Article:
It may in rare cases show itself finely receptive, earnest and powerful, richer perhaps than the inward life of other peoples; but, taken as a whole, it remains weak, as all its fine threads are not tied together in one strong knot.Page 25
Individuality has withdrawn itself to its recesses; it is seen no more from the outside, which makes one doubt if it be possible to have causes without effects.Page 30
Yet I think one only hears the overtones of the original historical note: its rough powerful quality can be no longer guessed from these thin and shrill vibrations.Page 32
It is a presumption that takes a curious form if adopted by the historian as a dogma.Page 42
Only in moments of forgetfulness, when that sense is dormant, does the man who is sick of the historical fever ever act; though he only analyses his deed again after it is over (which prevents it from having any further consequences), and finally puts it on the dissecting table for the purposes of history.Page 43
This however must be added.Page 45
If you came to the help of history, as the apologists of.Page 52
And our decree shall conclude thus--from to-morrow time shall not exist, and the _Times_ shall no more be published.Page 69
It comes to this, that our schools and professors simply turn aside from any moral instruction or content themselves with formulæ; virtue is a word and nothing more, on both sides, an old-fashioned word that they laugh at--and it is worse when they do not laugh, for then they are hypocrites.Page 76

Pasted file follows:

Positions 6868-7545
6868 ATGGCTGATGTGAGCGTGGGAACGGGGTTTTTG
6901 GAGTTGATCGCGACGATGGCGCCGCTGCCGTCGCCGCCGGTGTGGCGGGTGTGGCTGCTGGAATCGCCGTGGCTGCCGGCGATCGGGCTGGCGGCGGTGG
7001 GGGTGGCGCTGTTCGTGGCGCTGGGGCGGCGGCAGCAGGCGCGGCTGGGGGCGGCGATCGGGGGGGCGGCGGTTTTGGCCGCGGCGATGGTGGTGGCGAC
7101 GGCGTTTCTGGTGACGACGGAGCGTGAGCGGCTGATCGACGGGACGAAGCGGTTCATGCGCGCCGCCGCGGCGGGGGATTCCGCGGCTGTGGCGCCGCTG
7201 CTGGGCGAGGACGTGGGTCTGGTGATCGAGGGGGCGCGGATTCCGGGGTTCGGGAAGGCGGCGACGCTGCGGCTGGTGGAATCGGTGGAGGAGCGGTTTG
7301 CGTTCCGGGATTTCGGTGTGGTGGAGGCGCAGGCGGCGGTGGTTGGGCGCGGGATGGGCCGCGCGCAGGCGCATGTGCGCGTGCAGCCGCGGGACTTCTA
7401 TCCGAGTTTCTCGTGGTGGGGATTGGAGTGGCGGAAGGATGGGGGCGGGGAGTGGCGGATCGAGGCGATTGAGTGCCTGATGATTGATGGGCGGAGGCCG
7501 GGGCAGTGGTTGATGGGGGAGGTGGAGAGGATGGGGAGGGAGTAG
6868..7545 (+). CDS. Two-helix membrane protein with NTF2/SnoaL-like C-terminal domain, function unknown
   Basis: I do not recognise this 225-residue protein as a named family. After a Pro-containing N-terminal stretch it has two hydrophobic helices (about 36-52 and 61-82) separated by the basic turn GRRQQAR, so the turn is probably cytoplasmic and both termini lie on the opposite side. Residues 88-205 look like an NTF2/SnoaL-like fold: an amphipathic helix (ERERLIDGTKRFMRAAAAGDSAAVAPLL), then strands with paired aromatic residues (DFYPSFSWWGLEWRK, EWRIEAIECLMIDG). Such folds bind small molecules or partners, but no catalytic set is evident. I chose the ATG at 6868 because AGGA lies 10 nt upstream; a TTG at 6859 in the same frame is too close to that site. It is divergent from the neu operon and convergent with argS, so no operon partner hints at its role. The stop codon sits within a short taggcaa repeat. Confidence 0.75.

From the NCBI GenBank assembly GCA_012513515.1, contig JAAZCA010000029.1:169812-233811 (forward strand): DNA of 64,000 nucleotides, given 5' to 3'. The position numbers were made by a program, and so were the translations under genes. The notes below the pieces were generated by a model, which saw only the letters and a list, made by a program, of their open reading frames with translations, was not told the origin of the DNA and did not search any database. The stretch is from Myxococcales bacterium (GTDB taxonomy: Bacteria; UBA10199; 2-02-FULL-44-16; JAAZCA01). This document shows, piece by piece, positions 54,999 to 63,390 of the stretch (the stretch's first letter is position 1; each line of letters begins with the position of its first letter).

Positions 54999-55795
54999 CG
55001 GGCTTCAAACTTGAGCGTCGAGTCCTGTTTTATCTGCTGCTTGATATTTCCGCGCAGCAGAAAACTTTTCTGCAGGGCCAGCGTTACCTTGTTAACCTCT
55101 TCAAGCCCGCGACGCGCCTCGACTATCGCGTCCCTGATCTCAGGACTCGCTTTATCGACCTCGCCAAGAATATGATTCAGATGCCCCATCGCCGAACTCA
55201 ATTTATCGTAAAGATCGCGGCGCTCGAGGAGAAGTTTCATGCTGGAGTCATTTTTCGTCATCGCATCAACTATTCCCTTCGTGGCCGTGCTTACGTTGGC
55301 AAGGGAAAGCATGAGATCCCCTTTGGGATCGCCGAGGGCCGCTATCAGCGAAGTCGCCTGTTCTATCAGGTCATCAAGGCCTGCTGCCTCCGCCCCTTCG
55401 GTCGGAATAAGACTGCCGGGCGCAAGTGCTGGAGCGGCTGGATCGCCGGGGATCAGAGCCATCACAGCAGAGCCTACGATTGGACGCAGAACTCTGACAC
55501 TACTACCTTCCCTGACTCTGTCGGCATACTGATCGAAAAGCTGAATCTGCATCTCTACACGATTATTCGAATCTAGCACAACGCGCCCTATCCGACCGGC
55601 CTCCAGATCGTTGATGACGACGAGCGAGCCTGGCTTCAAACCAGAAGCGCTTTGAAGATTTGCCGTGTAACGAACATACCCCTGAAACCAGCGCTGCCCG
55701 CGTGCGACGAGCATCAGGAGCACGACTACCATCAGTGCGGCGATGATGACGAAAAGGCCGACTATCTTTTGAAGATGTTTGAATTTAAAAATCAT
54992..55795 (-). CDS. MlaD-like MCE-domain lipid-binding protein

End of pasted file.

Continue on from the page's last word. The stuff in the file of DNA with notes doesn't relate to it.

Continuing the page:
To this every thinker is liable who sets out from the philosophy of Kant, provided he be strong and sincere in his sorrows and his desires, and not a mere tinkling thought-box or calculating machine.Page 89
" He gradually comes to understand what a fearful decision it is.Page 92
One man may possibly get accustomed to living in a reluctant dualism, that is, in a contradiction with himself;-- becoming unstable, daily weaker and less productive:--while another will renounce all action on principle, and scarcely endure to see others active.Page 109
With me you may enjoy your true personality, and be masters, your talents may shine with their own light, and yourselves stand in the front ranks with an immense following round you; and the acclamation of public opinion will rejoice you more than a wandering breath of approval sent down from the cold ethereal heights of genius.Page 118
Imagine a young head, without much experience of life, being stuffed with fifty systems (in the form of words) and fifty criticisms of them, all mixed up together,--what an overgrown wilderness he will come to be, what contempt he will feel for a philosophical education!.Page 120
The mass of a system attracts the young and impresses the unwary; but cultivated people are very dubious about it.Page 123
this kind of compulsion may arouse from the side of the more reckless and turbulent spirits.Page 125
" If such thinkers are dangerous, it is clear why our university thinkers are not dangerous; for their thoughts bloom as peacefully in the shade of tradition "as ever tree bore its apples.